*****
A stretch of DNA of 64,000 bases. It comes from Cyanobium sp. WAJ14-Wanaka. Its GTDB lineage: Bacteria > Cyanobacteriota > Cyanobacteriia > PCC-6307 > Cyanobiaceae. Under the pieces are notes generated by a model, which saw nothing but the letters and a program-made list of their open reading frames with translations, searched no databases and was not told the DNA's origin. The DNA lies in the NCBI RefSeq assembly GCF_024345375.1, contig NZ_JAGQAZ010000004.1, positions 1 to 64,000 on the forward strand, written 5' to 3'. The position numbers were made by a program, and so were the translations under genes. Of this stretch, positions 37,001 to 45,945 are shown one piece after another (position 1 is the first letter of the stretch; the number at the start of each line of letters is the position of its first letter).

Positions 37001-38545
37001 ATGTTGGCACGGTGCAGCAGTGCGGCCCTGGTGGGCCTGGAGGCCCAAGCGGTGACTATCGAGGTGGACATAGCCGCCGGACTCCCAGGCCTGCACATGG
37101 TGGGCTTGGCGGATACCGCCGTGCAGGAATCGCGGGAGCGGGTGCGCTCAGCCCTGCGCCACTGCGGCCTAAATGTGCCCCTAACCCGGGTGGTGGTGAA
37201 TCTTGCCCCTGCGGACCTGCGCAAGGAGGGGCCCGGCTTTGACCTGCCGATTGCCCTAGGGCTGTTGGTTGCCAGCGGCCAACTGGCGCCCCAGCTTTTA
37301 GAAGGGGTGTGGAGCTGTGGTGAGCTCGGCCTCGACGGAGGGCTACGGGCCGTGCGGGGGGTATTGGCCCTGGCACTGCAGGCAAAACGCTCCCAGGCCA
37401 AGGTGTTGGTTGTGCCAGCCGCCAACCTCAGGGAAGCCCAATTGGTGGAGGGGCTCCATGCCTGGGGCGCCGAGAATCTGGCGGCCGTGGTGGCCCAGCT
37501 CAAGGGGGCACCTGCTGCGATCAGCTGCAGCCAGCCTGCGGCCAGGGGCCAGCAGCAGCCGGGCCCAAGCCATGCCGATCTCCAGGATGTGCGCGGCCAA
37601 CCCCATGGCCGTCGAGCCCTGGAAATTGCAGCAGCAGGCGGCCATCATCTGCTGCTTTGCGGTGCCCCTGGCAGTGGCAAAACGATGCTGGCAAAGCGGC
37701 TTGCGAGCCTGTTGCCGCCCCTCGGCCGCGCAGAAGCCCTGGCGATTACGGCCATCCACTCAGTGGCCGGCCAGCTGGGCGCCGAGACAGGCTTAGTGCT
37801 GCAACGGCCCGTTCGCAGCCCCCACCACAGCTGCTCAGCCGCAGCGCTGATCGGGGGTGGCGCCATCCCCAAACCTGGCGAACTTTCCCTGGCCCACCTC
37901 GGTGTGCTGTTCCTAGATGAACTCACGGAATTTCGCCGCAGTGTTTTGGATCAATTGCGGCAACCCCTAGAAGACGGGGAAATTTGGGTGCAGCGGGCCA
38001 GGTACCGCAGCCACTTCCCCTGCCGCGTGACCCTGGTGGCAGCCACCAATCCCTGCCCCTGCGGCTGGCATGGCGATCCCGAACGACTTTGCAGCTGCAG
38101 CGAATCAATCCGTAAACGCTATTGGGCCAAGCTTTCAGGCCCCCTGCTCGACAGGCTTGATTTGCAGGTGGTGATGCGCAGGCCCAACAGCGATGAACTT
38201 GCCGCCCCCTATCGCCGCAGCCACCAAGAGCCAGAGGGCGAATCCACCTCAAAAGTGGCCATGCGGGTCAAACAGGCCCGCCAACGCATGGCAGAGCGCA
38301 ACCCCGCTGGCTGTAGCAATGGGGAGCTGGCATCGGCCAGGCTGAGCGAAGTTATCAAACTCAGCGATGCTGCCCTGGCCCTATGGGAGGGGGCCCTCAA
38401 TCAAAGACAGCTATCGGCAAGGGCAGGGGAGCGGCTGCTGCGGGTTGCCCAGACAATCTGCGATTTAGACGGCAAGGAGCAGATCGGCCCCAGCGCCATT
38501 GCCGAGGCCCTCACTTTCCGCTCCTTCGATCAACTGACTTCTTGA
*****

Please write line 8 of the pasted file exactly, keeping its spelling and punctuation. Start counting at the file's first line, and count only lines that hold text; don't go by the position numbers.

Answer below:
37501 CAAGGGGGCACCTGCTGCGATCAGCTGCAGCCAGCCTGCGGCCAGGGGCCAGCAGCAGCCGGGCCCAAGCCATGCCGATCTCCAGGATGTGCGCGGCCAA